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WASHINGTON – For a long time, Dawn Ison was hesitant to talk about the deep personal loss that shadowed her early life in Detroit.
Her first-grade teacher relayed the tragic news that her 5-year-old cousin had been run down by a drunk driver. The skid marks left in the street are seared into her memory still. At 9, her father was murdered, a devastating consequence she attributes to an "unhealthy" lifestyle.
Ison is recalling those painful moments more frequently now because as the newly-confirmed U.S. attorney and chief federal prosecutor for her beloved hometown – the first Black woman to hold the office – her life experience resonates in a community long-scarred by similar losses.
“I’ve been both a defense attorney and a prosecutor, but it’s this lived experience that brings value to this job,” Ison said.
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While the historic nomination of the first Black woman to the Supreme Court has drawn much of the national spotlight, the Biden administration has been quietly moving to install one of the most diverse classes of U.S. attorneys in recent history.
Of the 43 chief federal prosecutors nominated so far to lead the 93 federal districts, 48% are Black, including 16 people of color who represent firsts for their districts, according to the Justice Department.
The numbers represent a dramatic pivot from the Trump administration. A 2020 analysis by the Associated Press found that 85% of Trump’s Senate-confirmed U.S. attorneys were white men.
Although early in the process, the transformation is already taking shape from Seattle to Manhattan, where Nicholas Brown and Damian Williams were recently installed as the first Black prosecutors to lead their respective districts.
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The nominations also come at a consequential time as the social justice movement has exposed a broad lack of public confidence in law enforcement. Crime has been surging in major cities where some of the violence has targeted people of color; and as the Justice Department has reinvigorated its scrutiny of local police department operations and stepped up voting rights protections.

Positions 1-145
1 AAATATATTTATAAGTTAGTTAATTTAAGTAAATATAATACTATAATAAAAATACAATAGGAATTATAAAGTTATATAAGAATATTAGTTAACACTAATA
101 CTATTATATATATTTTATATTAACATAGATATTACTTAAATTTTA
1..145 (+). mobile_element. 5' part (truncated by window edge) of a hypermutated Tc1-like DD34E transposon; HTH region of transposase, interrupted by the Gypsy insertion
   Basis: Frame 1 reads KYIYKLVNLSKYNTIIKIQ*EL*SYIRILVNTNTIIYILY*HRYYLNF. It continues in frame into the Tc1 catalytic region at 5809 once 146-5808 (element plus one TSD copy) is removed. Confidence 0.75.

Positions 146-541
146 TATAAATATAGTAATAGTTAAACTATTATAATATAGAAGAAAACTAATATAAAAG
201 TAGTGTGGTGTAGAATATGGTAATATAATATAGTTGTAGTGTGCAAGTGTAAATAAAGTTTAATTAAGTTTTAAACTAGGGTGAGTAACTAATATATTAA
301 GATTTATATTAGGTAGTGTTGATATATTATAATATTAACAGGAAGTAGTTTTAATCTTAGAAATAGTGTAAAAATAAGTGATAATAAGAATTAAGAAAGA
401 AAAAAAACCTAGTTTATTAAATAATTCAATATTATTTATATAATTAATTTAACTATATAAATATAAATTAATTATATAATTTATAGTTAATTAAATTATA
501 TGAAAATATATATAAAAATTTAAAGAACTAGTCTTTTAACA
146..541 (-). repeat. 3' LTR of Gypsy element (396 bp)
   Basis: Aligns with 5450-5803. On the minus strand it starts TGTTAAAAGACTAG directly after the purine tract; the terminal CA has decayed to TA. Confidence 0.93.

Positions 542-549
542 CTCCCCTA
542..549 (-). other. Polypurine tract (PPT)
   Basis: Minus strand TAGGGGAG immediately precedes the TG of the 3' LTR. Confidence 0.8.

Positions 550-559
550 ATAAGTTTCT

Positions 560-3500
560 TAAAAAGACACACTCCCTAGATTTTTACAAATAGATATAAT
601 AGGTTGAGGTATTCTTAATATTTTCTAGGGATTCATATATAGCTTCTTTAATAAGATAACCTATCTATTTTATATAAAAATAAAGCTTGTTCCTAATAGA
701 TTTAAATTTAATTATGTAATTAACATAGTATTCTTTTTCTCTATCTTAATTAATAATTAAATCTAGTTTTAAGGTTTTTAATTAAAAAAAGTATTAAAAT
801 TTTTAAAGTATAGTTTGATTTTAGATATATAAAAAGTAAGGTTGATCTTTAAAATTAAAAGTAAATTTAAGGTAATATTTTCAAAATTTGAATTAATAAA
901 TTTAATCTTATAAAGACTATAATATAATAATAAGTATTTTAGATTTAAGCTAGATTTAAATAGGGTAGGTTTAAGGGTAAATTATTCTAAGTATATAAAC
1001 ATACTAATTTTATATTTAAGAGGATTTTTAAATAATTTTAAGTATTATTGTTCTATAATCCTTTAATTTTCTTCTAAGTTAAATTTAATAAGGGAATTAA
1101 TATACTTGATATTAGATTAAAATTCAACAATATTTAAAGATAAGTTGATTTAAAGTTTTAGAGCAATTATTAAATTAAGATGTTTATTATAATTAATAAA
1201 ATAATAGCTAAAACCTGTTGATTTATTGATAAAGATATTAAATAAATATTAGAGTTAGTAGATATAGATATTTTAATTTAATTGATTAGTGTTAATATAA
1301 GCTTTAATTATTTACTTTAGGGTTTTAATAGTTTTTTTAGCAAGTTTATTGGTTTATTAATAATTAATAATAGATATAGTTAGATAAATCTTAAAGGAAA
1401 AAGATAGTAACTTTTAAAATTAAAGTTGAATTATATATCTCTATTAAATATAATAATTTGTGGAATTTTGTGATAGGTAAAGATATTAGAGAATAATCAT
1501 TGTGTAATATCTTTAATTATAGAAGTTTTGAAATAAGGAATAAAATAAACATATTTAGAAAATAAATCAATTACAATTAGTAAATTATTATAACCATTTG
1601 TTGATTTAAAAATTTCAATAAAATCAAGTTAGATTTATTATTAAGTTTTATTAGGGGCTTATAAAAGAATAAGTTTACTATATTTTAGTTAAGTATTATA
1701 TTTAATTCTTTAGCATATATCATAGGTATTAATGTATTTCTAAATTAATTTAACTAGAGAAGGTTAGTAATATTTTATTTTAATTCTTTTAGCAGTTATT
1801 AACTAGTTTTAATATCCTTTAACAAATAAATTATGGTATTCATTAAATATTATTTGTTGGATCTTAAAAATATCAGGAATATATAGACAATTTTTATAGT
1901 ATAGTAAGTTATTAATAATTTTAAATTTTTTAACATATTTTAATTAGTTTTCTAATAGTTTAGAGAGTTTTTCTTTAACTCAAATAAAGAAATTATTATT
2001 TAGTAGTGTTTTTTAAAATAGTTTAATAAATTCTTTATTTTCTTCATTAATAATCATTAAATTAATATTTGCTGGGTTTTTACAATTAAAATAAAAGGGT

Ben Crump, a civil rights attorney whose clients have become the faces of the racial justice movement, calls the nominations a "landmark" for the federal criminal justice system.
"You now have prosecutors who have life experiences like the people who they are deciding whether to prosecute," Crump said. "More diverse U.S. attorneys mean more equitable justice."
Attorney General Merrick Garland said the group is at the "forefront" of the Justice Department mission.
"This class of U.S. Attorneys will bring the rich set of perspectives, experiences, and knowledge necessary for the Justice Department to fulfill our most important responsibilities," Garland said in a statement to USA TODAY.
'Changing the culture' is 'a necessary step'
In a first-year assessment of the Biden administration's campaign to revamp the criminal justice system, analysts at the Brennan Center for Justice described the overall promise as "unfulfilled" – with some exceptions.
The report credited the administration's efforts so far to diversify the federal judiciary –highlighted by the recent nomination of Judge Ketanji Brown Jackson to the Supreme Court – and its efforts to transform the ranks of federal prosecutors.
Yet, the overhaul also has run into opposition.
Late last year, Rachael Rollins was narrowly confirmed as Massachusetts' chief federal prosecutor, the first Black woman to hold that post, in the face of vocal resistance by Senate Republicans. They seized on Rollins' stand as a local district attorney not to prosecute some non-violent misdemeanor offenses to focus on more serious crime.
Iowa Sen. Chuck Grassley, the Senate Judiciary Committee's ranking Republican, described Rollins as "lenient." Sens. Tom Cotton, R-Ark., and Ted Cruz, R-Texas, meanwhile, cast Rollins as a "radical" appointment during a contentious confirmation process in which Vice President Kamala Harris ultimately cast the deciding vote of the full Senate.
The Brennan Center's report, however, noted that Rollins' early crime-fighting policies had produced "positive results for the community."
Cotton also has been leading an effort that has stalled a slate of U.S. attorney hopefuls, including Marisa Darden, who would be the first Black woman to lead Ohio's northern district in Cleveland.
Still, Lauren-Brooke Eisen, director of Brennan's Justice Program and one of the authors of the report, described the Biden prosecutor appointments overall as particularly striking.
"These nominations don't get a lot of attention, compared to the judiciary," Eisen said. "But it is pretty significant that so many have come from diverse backgrounds."
Beyond their roles as chief federal prosecutors in their districts, the U.S. attorney ranks are also important because they provide a pipeline of candidates for key executive posts across the government, Eisen said.
Eric Holder, a former U.S. attorney in the District of Columbia, was confirmed as the first African American to serve as attorney general. Holder was succeeded by Loretta Lynch, a former U.S. attorney in Brooklyn, as the first Black woman to hold the office.